Deep Dives

How Tado Is Helping Energy Companies Go Digital

Tado, a German startup that makes smart thermostats, is helping energy companies offer new kinds of digital services to their customers.

The startup’s smart thermostat has been engineered to be able to connect to a heating system’s digital serial interface. Through Tado, utilities can monitor the health of a house’s boiler remotely and collect diagnostics that can be used by engineers or repairmen.

And Tado, a competitor to Nest, a smart thermostat company acquired by Google in 2014 for $3.2 billion, has ambitious plans to do more with utilities.

The company — which has just raised a new $50 million round of financing from Amazon, the French energy company Total, the UK energy company E.ON, EIC and the European Investment Bank — has so far struck partnership deals with 30 energy companies.

A Tado thermostat

Examples of Tado’s utility customers include :

E.ON (UK, Germany and Italy)


Naturgy (Spain)

Essent (Belgium)

OVO Energy (UK)

Badenova (Germany)

Vattenfall (Germany)

Nuon (Netherlands)

Energie Oberösterreich (Austria)

IREN Mercato (Italy)

The deals are helping utilities increase customer retention, says Tado’s co-founder and managing director, Christian Deilmann.

The deregulation of the energy sector in Europe is leading to high customer churn. “With much more competition coming onto the market people really start to switch providers based on price,” he says. “In the UK a quarter of the people switch providers every year. If it is just about buying a cubic meter of gas or some kilowatts of electricity they don’t care where there energy is coming from.”

Tado helps utilities offer a more holistic service and build a much stronger customer relationship, says Deilmann.

Under the partnership deals, Tado delivers the maintenance data to the utility company so that it knows when there is a problem in a household and what is broken, and Tado even calculates how much time it might take to repair it. With maintenance contracts that are not based on digital data, some 50% of the time that repairmen show up to fix something they end up having to order a part from a wholesaler and come back a second time. “With Tado the first-time fix rate is 95% because the engineer knows up front what is wrong,” says Deilmann.

The heating system has 120 codes and an error code is transmitted anytime there is a fault somewhere. “If the repairman knows your pump is broken and shows up the first time with a spare part it gives your customer a very good feeling,” he says.

Tado and the energy companies split revenues from the service. “We really want to back this up with more services,” Deilmann says.

It’s a good bet that at least one of the new services will be voice-based and work on Alexa, Amazon’s cloud-based service, which is available on tens of millions of devices.

People who are used to controlling temperature through theirs phone are also likely to want to control by voice, “therefore there is a strong correlation and it is very interesting to them,” Deilmann says. Amazon likes smart-home customers because research shows that the engagement rate goes up by a factor of four when there are daily interactions.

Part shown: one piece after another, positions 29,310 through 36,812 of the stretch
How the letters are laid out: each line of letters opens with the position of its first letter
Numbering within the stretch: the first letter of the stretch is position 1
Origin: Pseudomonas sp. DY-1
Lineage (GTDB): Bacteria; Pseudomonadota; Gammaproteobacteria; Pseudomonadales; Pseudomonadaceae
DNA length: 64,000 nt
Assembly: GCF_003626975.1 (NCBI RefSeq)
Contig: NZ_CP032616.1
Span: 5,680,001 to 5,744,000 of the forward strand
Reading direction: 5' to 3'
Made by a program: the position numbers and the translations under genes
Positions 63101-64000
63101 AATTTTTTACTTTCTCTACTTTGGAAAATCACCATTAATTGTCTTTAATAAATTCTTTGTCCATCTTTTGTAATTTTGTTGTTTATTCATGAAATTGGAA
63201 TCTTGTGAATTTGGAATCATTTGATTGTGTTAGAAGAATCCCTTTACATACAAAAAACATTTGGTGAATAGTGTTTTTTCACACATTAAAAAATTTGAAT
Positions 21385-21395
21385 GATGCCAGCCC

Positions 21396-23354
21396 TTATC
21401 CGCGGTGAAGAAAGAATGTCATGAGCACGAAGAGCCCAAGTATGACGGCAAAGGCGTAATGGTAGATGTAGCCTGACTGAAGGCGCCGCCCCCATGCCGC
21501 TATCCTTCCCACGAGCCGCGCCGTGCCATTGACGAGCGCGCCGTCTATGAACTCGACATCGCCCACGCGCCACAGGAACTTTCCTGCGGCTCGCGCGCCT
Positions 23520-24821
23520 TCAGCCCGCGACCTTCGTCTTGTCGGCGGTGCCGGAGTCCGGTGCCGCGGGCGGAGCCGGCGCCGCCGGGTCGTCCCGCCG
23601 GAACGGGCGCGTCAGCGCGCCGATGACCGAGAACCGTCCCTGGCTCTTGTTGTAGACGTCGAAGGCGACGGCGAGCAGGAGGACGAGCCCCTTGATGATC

Helping to Balance the Grid

The smart thermostat business is part of a booming sector. Gartner forecasts that consumers and businesses will be spending almost $3 trillion on connected devices such as smart-home hardware by 2020.

Around a third of all global energy consumption goes to the heating and cooling of buildings. Smarter technologies allow more efficient control and can save up to 31% of that energy.

But Tado wants to do more with its smart thermostats than help fix boilers and enable consumers to say “Alexa, turn down the heat in the living room.” It wants to help balance the grid.

Heating or air conditioning systems are the largest consumers of energy in buildings, says Deilmann. “The good thing is that there is some flexibility in the heating and AC systems and this flexibility is of value to the energy grid, especially in areas where you have production in solar and wind.”

A shift of 20% of energy — while keeping to the boundaries of what constitutes a level of comfort in homes — amounts to a lot of energy when you add up all the buildings in the country, says Deilmann. “It is not ideal when you have to think about what time you should load the dishwasher but in our case it is really using flexibility assets in the background without having any effect on the comfort level.”

. “It is a massive market. It has huge potential and we want to grab it.”

About the author

Jennifer L. Schenker

Jennifer L. Schenker, an award-winning journalist, has been covering the global tech industry from Europe since 1985, working full-time, at various points in her career for the Wall Street Journal Europe, Time Magazine, International Herald Tribune, Red Herring and BusinessWeek. She is currently the editor-in-chief of The Innovator, an English-language global publication about the digital transformation of business. Jennifer was voted one of the 50 most inspiring women in technology in Europe in 2015 and 2016 and was named by Forbes Magazine in 2018 as one of the 30 women leaders disrupting tech in France. She has been a World Economic Forum Tech Pioneers judge for 20 years. She lives in Paris and has dual U.S. and French citizenship.